In fact, it might not be unfair to call those government structures another form of colonization. The western determination to consistently break things down into their ever-more-specialized areas of expertise means that funding structures follow the same specialist preference. As a result, holistic aboriginal visions must also be broken down into smaller segments, even though it is holistic healing that is seen as essential.

The Definition of a “Healthy Person”

Following from that spiritual connection with all aspects of Creation, human beings are recognized as, fundamentally, the sum of all their relationships within Creation, whether with other people, birds, animals, trees, rocks or rivers. A healthy person is thus someone who understands that he is a nested component of that complex web of interconnections, who acknowledges fundamental dependence upon them, who is aware that he has been given significant responsibilities within those responsibilities and who is determined to fulfill them as best he can. his “self” interest is perhaps better understood as his “other” or “all” interest. That vision is deeply embedded in aboriginal languages, practices, ceremonies and psyches. Western therapies promoting individual self-definition, self-assertion and self-promotion will feel improper to aboriginal people, and may be met with pronounced resistance.
Carol Hopkins spoke to that issue at one of the NNADAP renewal forums, stressing that, in aboriginal understandings of healing, “the client is the individual plus his or her family and community.” She also identified a treatment goal as seeking “reconnection to family and others.”

In contrast this is how Judith Herman sees the goal of western therapy:

The community activists Evan Stark and Anne Flitcraft state as their therapeutic goal with battered women the restoration of autonomy and empowerment. They define autonomy as “a sense of separateness, flexibility, and self-possession sufficient to define one’s self-interest … and make significant choices,” while empowerment is “the convergence of mutual support with individual autonomy.”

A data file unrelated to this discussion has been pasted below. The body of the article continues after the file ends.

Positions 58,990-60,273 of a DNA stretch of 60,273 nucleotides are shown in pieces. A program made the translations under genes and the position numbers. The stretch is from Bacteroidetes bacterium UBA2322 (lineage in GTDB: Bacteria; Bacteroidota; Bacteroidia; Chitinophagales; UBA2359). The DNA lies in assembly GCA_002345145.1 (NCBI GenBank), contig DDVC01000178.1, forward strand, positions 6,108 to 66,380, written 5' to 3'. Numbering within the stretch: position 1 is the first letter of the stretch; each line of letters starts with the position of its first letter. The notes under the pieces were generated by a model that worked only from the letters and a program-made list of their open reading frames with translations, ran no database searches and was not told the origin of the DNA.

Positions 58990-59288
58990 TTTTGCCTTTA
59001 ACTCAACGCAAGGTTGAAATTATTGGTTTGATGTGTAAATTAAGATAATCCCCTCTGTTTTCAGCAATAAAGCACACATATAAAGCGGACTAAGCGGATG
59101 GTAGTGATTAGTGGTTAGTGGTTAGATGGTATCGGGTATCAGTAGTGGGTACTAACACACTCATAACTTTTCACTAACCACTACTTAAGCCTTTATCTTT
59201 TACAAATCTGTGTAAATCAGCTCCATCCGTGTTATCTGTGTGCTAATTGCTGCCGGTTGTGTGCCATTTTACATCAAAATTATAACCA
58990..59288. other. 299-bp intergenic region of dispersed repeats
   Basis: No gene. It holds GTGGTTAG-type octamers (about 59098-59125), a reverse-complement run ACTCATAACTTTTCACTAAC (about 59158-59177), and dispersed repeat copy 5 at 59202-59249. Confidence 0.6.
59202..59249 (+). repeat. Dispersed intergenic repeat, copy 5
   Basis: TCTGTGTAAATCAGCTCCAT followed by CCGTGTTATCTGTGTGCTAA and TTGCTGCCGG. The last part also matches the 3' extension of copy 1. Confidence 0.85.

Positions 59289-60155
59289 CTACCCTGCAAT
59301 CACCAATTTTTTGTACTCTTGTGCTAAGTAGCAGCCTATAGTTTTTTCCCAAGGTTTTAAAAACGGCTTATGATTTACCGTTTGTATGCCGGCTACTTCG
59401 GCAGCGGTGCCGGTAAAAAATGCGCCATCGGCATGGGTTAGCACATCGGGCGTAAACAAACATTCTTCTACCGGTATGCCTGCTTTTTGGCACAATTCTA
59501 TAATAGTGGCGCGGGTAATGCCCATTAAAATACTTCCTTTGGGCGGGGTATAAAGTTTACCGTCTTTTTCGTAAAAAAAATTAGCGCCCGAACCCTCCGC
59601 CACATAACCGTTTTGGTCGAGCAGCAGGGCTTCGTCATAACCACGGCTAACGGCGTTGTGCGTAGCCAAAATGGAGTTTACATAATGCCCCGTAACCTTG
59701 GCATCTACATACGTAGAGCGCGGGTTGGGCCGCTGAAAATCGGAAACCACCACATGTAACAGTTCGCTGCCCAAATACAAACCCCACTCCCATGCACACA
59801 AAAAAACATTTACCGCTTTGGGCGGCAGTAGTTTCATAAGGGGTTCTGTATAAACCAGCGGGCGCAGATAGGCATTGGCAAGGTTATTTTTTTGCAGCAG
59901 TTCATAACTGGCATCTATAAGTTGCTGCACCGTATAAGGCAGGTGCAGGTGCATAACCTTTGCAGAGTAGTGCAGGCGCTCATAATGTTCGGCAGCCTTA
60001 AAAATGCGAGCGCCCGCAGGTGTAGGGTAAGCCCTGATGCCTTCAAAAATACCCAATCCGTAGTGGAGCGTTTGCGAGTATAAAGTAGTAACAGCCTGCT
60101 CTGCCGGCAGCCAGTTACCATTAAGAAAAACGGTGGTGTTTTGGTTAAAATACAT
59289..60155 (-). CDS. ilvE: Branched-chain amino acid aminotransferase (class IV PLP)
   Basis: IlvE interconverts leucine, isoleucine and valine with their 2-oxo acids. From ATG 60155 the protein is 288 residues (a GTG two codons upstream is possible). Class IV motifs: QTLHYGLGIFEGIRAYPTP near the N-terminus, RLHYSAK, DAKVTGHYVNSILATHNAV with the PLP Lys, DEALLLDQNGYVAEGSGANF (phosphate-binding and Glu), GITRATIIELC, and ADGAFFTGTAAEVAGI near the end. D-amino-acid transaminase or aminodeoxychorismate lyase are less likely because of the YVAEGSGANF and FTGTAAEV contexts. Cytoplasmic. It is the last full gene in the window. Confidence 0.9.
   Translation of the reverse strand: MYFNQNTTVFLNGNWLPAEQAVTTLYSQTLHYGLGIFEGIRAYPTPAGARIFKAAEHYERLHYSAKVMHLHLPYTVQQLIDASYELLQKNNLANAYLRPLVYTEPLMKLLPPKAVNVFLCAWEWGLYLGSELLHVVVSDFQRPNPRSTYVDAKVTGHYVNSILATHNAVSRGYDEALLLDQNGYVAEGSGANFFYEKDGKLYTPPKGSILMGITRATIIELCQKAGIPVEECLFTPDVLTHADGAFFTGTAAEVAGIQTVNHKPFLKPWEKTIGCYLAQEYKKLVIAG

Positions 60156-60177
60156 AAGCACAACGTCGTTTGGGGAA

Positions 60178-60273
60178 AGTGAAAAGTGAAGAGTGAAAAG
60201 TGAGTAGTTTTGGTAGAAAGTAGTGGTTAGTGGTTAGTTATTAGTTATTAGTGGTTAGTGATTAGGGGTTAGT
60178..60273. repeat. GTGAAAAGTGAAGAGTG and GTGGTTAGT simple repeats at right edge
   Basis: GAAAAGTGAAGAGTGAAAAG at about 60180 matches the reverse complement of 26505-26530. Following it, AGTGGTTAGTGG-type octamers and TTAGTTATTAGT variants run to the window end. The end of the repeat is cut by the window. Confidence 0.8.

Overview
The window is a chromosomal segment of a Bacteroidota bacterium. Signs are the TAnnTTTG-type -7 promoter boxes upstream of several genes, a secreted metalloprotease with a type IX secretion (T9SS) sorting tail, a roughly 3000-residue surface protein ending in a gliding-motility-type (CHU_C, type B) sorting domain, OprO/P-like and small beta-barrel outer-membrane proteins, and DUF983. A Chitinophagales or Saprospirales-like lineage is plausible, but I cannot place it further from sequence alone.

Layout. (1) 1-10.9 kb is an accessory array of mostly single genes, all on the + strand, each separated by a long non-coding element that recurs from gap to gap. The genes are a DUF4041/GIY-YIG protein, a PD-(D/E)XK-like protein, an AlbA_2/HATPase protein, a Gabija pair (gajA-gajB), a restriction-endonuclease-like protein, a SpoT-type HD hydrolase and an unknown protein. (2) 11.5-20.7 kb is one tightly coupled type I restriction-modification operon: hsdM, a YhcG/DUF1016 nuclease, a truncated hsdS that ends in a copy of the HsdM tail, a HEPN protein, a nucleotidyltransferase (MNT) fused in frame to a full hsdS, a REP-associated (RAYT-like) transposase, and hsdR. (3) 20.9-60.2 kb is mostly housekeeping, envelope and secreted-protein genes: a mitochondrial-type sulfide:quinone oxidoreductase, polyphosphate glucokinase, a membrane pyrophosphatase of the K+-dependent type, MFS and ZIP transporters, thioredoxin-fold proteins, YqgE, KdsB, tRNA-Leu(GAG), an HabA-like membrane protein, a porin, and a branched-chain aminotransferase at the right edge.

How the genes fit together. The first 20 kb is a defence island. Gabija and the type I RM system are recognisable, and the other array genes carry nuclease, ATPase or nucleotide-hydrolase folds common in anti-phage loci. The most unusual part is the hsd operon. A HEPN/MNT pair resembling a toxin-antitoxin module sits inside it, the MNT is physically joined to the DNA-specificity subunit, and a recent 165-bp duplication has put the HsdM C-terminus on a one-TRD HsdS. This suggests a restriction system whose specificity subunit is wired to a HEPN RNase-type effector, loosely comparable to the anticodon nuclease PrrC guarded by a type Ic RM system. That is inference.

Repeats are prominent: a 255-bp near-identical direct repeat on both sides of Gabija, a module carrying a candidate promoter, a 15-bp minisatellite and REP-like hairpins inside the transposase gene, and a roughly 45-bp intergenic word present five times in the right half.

In my view, aboriginal healers would not support “a sense of separateness…sufficient to define one’s self-interest” as a successful healing outcome. In fact, the opposite is more likely.

Nadia Ferrara is an adjunct professor of anthropology at McGill University and a senior policy manager at Indian and Northern Affairs Canda who has worked with the Cree and Naskapi people of northern Quebec. She makes this observation:

In 1895, Freud’s doctrine was that a patient must talk, remember and verbally express important, emotionally-filled early childhood experiences. From this point on, expressive verbal psychotherapies became the dominant treatment modality in our Western-cosmopolitain society. Expressive psychotherapies have not been widely adopted by cultures outside of the Western world…. Every culture provides a creative forum in which people can express their thoughts, feelings, fantasies, or dreams. The Cree and Naskapi Indians, for instance, are encouraged to engage in the art-making creative process after receiving a vision or experiencing a dream … in Native American societies, “art is not viewed as marginal, unessential or extracurricular. Instead art is viewed as a way of seeing the world, and a way of being in the world.”

Deborah Chansonneuve sees this in terms of the aboriginal preference for what is known as experiential learning:

“”Another core belief shared by Inuit, Métis, and First Nation cultures is the value and importance of experiential learning. In an Aboriginal belief system, knowledge is considered a reflection not of what people say but of how people live. … Examples of culturally relevant experiential learning include storytelling, art therapy, talking circles, or performance art where participants have the opportunity to express powerful feelings indirectly through stories. Sharing their own stories, and having those stories validated by others who have lived through similar experience, is a powerful form of affirmation and healing. Treatment models based on creative self-expression have proven to be more effective with Aboriginal clients than talk therapy and instructional learning.